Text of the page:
listens2glenn on July 4, 2014 at 5:30 PM

Sotomayor is the dumbest of the three banshees. There’s no question about that.

DisneyFan on July 4, 2014 at 4:57 PM

Kind of makes you sad to think of who we could be, only to be forced to turn around face who we are.

It’s why I quit using “we.” I’m better than that. I don’t care how generally lousy I am — I’m better than that anyway.

Axe on July 4, 2014 at 5:30 PM

Resist We Much on July 4, 2014 at 5:12 PM

Tlaloc needs to think before he thinks.

nobar on July 4, 2014 at 5:33 PM

Tlaloc needs to think before he thinks.

nobar on July 4, 2014 at 5:33 PM

I’m not sure it can. Too many liberals have become nothing more that propaganda platforms. Most have no idea what they’re saying.

darwin on July 4, 2014 at 5:38 PM

Look with a very few exceptions* don’t trust individual polls, trust poll aggregates. Individual polls can be very wrong, but aggregations are almost always spot on.
 
*the exceptions are the huge polls like the Kaiser health poll or the City University of New York poll on religion, polls that are professionally conducted and have 10x the sample size of your typical political poll.
 
Tlaloc on July 4, 2014 at 3:41 PM

 
Best post of the thread. I’m always shocked at how bad you are at this, but I know you, just like LFOD, verbaluce, cam2, and all the others, just say whatever you think will help you at that one single tiny moment.
 
Let’s jump in the Wayback Machine and go back a couple of weeks.
 

Or do you have new previously-uninsured numbers besides their 5 million?

rogerb on June 26, 2014 at 8:28 PM

Sure, there was this:

http://kaiserfamilyfoundation.files.wordpress.com/2014/06/survey-of-non-group-health-insurance-enrollees-findings-final1.pdf

But since you ignore every bit of data that refutes you I have no intention of wasting my time listening to your “Nyuhuh!”r routine again.

Tlaloc on June 26, 2014 at 8:32 PM

…nearly six in ten (57 percent) of those with Exchange coverage were uninsured prior to purchasing their current plan. ..
 
Among those who were previously uninsured and enrolled in a Marketplace plan, most say the reason they previously lacked coverage was because they couldn’t afford it or had no access to employer-sponsored insurance. Most of this group had been uninsured for a long time – seven in ten (71 percent) say that before buying their current plan they had been uninsured for two years or more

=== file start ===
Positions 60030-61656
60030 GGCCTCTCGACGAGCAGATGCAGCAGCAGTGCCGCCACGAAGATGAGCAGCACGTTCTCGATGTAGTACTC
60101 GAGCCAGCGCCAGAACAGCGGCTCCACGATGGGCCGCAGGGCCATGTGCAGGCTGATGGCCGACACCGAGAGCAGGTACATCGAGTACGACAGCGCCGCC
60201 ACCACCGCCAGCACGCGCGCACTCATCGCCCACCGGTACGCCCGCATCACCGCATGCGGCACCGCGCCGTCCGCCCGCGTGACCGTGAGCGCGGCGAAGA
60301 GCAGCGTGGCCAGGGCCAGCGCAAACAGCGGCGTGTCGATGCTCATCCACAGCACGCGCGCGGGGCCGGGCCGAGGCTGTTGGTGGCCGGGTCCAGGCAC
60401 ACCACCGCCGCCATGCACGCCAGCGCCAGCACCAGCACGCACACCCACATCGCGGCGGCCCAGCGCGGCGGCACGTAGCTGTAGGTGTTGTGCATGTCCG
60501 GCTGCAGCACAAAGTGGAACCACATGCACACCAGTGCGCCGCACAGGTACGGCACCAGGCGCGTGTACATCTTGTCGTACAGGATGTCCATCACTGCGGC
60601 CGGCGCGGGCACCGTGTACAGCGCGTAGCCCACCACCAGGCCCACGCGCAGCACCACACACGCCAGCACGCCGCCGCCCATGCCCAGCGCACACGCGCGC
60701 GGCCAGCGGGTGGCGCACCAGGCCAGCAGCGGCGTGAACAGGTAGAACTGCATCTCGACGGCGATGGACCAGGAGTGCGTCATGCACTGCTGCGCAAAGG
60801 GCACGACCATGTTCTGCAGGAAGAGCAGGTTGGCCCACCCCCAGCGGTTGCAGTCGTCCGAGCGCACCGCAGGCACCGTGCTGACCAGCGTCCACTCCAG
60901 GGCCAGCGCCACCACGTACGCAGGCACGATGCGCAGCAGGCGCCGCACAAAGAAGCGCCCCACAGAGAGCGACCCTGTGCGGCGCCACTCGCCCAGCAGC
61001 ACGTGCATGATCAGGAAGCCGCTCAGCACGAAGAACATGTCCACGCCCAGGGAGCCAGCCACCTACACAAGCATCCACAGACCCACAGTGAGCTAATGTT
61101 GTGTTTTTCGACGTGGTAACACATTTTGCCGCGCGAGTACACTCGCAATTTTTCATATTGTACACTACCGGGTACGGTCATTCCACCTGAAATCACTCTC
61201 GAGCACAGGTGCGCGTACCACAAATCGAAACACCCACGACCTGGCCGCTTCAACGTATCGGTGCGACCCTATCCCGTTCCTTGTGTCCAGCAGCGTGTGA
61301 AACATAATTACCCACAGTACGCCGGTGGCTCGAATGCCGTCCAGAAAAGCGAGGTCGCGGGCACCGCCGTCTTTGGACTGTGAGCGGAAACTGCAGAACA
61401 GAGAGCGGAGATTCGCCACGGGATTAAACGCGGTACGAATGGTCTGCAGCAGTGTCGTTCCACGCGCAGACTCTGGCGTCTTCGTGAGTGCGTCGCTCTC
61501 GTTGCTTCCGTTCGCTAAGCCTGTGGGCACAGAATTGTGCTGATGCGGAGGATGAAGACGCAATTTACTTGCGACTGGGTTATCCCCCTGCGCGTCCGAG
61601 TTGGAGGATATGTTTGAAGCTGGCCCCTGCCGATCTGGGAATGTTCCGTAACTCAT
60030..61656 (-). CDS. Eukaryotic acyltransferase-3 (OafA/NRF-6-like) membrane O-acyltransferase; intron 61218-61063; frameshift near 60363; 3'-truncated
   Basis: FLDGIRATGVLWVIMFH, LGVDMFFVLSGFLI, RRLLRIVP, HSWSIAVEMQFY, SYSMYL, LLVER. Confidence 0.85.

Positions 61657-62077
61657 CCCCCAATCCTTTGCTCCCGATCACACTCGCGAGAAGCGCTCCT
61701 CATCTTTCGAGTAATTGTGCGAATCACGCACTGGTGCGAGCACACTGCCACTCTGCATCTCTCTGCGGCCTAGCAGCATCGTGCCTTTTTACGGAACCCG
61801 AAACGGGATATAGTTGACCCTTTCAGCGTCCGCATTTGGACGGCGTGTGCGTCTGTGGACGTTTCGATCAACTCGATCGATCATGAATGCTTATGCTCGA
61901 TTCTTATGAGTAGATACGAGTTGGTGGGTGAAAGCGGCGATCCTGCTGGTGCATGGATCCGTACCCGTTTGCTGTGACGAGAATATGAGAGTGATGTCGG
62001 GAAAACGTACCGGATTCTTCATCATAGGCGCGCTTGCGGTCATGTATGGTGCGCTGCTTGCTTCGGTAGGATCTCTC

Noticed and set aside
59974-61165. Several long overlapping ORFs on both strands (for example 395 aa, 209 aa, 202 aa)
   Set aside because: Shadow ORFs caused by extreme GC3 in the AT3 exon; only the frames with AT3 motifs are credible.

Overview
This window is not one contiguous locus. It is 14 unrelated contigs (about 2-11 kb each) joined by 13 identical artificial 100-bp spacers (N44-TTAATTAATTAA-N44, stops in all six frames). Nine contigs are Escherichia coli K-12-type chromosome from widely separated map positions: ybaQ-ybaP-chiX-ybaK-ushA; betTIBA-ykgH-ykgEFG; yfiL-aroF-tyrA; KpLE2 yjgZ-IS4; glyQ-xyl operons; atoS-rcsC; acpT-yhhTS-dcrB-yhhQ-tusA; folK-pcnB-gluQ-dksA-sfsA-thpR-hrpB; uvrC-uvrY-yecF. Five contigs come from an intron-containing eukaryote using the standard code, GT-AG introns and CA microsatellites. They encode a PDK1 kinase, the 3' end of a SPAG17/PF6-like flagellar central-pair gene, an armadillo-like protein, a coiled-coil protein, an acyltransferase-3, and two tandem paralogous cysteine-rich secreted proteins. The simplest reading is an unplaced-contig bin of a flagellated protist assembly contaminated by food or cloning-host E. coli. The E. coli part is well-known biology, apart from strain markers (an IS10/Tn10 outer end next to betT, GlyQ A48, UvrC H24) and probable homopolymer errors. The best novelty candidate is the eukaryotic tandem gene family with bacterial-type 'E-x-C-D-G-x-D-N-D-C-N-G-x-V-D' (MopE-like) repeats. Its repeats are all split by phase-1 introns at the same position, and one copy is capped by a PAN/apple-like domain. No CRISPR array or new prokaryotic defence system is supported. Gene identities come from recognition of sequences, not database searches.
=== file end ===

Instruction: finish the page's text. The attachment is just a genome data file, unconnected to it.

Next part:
http://kaiserfamilyfoundation.files.wordpress.com/2014/06/survey-of-non-group-health-insurance-enrollees-findings-final1.pdf

 
71% of 57% of 8 million enrollees?
 
3.24 million previously uninsured.
 
Add that to Politifact’s best-case Medicaid number of 2.36M, and you get 5.6 million.
 
Obamacare only covered 5 million 5.6 million previously uninsured people.
 
Thanks again for the link and your personal confirmation that the Kaiser data is accurate, Tlaloc. That’s hilarious.

rogerb on July 4, 2014 at 5:57 PM

There’s no evidence of premiums shooting up.

Tlaloc on July 4, 2014 at 3:57 PM

PULL your head out of your ass.

Health plans request double-digit premium increases

You’re a water carrier. No pride. No character.

CW on July 4, 2014 at 6:16 PM

TILICAC,,,,,,, Maybe the Liberals dominate the sciences but the leftists do not. There is a big difference in those groups. By your conversation it seems that you fit into the Leftist one with no freedom or liberty for anyone. Obama didn’t say anything about those Christians in the ME until those girls were kidnapped. He is not of the Christian faith. Check his fruit out.

garydt on July 4, 2014 at 6:19 PM

Seriously – can we get smarter lib trolls? Or is that an oxymoron?

Midas on July 4, 2014 at 6:21 PM

I guess if they were smarter they’d be… well, not liberals.

Midas on July 4, 2014 at 6:21 PM

Seriously – can we get smarter lib trolls? Or is that an oxymoron?

Midas on July 4, 2014 at 6:21 PM

lol

Watch the MO of these particular trolls-it’s almost like they’re working off of a script. =)

non-nonpartisan on July 4, 2014 at 6:23 PM

As bad as Kennedy’s & Breyer’s nonsense (the other two of the five liberals, sometimes now sadly including Chief Roberts) is, Sotomayor’s delusions shared with her sisterhood are of a vastly more inherently corrupt order, making it virtually impossible for her to say anything about anything related to abortion without engaging in mendacity, or to be simple, she’s a vile, lawless, fascist bigot who’d never have a responsible position in a civilized country; no worries for her in that regard here.

russedav on July 4, 2014 at 6:24 PM

Taliac,,,,,,,,,,, As for Obama Care I paid nothing for premiums a month,, now I pay over 600 a month and everyone I know has the same problem,, yes everyone or nearly everyone hates this thing. With the King controlling the media is one reason why we don’t hear these stories.

garydt on July 4, 2014 at 6:25 PM